Apple has been eager to point out lately that unlike Google and Facebook it doesn’t collect or sell your personal information. It’s been a great way for the company to differentiate itself from its competitors and Apple has apparently won over Edward Snowden in the process.
In a recent interview, Snowden was asked whether he thinks Tim Cooks perspective on privacy has been genuine and honest, to which Snowden replied, “it doesn’t matter if he’s being honest or dishonest,” but “that’s a good thing for privacy. That’s a good thing for customers.”
Snowden pointed out that Apple obviously has a financial incentive to differentiate itself from competitors, and we should incentivize other companies to follow their path:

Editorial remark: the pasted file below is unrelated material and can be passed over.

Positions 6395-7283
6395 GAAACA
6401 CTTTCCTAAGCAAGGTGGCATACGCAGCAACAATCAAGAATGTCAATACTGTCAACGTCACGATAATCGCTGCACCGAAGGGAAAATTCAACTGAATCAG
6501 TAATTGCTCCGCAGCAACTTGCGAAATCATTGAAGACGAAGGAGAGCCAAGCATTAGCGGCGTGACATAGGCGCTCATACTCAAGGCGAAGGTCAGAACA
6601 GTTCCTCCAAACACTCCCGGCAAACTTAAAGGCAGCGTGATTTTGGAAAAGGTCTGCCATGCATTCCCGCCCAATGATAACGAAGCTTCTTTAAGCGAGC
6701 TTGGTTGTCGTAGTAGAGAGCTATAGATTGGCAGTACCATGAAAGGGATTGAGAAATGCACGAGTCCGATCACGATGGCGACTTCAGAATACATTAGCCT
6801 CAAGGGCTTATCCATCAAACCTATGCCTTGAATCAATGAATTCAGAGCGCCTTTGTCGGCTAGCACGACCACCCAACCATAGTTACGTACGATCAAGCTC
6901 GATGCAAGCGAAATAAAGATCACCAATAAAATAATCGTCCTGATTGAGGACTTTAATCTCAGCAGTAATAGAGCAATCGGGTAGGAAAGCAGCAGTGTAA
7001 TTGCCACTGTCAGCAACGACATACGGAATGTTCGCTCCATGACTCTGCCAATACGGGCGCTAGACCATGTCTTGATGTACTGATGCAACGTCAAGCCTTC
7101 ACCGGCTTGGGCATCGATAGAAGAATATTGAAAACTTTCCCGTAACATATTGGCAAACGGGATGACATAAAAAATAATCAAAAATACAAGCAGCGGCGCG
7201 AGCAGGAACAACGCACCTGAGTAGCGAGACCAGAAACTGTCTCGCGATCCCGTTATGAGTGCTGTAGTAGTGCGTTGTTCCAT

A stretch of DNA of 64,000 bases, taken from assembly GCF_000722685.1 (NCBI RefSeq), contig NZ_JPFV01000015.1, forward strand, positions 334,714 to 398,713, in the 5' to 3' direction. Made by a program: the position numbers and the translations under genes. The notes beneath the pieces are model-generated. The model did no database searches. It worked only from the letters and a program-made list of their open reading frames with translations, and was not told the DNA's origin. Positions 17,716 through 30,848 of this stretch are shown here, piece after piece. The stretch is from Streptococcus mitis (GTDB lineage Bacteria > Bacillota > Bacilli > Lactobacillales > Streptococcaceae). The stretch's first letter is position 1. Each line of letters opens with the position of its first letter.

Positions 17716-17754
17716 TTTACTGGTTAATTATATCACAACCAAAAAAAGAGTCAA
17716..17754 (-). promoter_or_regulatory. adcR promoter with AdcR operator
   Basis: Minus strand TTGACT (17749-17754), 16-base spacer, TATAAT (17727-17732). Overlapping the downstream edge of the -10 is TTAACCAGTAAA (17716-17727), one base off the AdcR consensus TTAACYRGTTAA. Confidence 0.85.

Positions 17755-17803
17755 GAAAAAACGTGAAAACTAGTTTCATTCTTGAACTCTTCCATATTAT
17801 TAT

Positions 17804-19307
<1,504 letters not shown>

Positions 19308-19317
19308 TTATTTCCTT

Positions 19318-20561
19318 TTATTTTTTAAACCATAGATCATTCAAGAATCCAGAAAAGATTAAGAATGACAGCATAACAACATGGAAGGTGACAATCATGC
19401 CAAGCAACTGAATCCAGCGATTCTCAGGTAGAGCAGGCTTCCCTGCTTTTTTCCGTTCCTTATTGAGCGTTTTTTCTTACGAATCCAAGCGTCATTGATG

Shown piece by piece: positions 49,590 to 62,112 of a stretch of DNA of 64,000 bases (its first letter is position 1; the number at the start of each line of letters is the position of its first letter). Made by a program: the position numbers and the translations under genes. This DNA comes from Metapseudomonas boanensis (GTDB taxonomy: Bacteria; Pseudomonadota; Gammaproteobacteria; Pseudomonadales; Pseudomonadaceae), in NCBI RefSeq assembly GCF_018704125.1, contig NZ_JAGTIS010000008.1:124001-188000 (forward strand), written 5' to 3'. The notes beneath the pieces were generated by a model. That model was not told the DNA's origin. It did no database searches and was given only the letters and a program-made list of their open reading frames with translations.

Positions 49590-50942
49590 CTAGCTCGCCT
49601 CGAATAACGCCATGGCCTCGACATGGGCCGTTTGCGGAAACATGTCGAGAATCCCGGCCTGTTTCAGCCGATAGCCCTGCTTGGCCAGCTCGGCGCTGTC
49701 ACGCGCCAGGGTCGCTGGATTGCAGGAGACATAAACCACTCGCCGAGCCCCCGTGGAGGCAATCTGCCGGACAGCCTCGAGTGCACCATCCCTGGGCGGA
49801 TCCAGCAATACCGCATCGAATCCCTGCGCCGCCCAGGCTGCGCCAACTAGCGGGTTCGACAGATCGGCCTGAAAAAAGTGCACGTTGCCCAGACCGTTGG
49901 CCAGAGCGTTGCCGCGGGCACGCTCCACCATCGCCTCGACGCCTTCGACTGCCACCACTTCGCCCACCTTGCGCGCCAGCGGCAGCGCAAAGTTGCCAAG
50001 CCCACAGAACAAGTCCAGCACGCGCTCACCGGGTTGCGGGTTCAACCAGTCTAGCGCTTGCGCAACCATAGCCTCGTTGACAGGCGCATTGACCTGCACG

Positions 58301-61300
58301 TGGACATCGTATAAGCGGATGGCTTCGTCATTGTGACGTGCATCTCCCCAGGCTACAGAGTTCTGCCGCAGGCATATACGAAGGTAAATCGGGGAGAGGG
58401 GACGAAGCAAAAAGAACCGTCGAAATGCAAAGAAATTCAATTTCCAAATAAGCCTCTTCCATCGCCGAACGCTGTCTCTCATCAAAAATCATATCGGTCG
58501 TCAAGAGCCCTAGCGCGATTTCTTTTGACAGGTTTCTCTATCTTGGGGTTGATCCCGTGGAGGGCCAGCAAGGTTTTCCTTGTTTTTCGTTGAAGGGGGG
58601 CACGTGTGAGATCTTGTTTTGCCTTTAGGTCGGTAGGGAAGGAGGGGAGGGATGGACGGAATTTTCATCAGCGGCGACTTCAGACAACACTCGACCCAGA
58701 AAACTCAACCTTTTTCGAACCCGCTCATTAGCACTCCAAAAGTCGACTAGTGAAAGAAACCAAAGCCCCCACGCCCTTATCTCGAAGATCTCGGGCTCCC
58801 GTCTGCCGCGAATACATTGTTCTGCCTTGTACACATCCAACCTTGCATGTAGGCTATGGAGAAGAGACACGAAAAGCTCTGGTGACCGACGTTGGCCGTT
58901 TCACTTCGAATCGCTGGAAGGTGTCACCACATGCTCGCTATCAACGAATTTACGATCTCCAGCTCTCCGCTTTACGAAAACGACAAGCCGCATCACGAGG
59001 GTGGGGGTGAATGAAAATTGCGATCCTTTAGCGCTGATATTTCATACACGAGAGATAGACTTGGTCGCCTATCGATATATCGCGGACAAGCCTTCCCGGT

“We should support vendors who are willing to innovate….If instead we align ourselves with our customers and what they really want, if we can outcompete people on the value of our products without needing to subsidize that information that we’ve basically stolen from our customers, that’s absolutely something that should be supported,” Snowden told TechCrunch. “And regardless of whether it’s honest or dishonest, for the moment, now, that’s something we should support, that’s something we should incentivize, and it’s actually something we should emulate.”
Tim Cook has taken a hard stance on protecting customer’s data. Earlier this month Cook spoke at the “Champions of Freedom” awards and told attendees that ‘morality demands’ security with privacy. Snowden said should Apple ever reverse that stance in the future, ‘a much bigger hammer’ should come against them for betraying the public’s trust, but hopefully that won’t happen.
“But I would like to think that based on the leadership that Tim Cook has shown on this position so far. He’s spoken very passionately about private issues, that we’re going to see that continue and he’ll keep those promises.”